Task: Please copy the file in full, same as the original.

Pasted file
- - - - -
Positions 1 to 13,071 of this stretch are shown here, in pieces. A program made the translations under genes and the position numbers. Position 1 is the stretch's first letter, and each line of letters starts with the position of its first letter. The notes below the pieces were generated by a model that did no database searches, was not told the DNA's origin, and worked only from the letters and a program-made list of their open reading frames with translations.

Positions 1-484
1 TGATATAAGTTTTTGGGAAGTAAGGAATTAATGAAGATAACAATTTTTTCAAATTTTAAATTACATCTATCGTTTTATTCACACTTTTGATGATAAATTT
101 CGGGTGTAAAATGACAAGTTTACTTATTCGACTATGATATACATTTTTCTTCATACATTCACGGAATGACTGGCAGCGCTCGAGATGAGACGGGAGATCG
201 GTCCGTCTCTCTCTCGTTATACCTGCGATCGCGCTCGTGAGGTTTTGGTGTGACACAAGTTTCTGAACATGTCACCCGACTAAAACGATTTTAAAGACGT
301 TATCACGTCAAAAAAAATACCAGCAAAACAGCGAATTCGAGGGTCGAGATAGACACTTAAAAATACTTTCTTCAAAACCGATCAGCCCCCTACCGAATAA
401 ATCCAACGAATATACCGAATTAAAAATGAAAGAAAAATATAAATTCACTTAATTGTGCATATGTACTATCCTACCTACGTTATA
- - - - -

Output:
Positions 1 to 13,071 of this stretch are shown here, in pieces. A program made the translations under genes and the position numbers. Position 1 is the stretch's first letter, and each line of letters starts with the position of its first letter. The notes below the pieces were generated by a model that did no database searches, was not told the DNA's origin, and worked only from the letters and a program-made list of their open reading frames with translations.

Positions 1-484
1 TGATATAAGTTTTTGGGAAGTAAGGAATTAATGAAGATAACAATTTTTTCAAATTTTAAATTACATCTATCGTTTTATTCACACTTTTGATGATAAATTT
101 CGGGTGTAAAATGACAAGTTTACTTATTCGACTATGATATACATTTTTCTTCATACATTCACGGAATGACTGGCAGCGCTCGAGATGAGACGGGAGATCG
201 GTCCGTCTCTCTCTCGTTATACCTGCGATCGCGCTCGTGAGGTTTTGGTGTGACACAAGTTTCTGAACATGTCACCCGACTAAAACGATTTTAAAGACGT
301 TATCACGTCAAAAAAAATACCAGCAAAACAGCGAATTCGAGGGTCGAGATAGACACTTAAAAATACTTTCTTCAAAACCGATCAGCCCCCTACCGAATAA
401 ATCCAACGAATATACCGAATTAAAAATGAAAGAAAAATATAAATTCACTTAATTGTGCATATGTACTATCCTACCTACGTTATA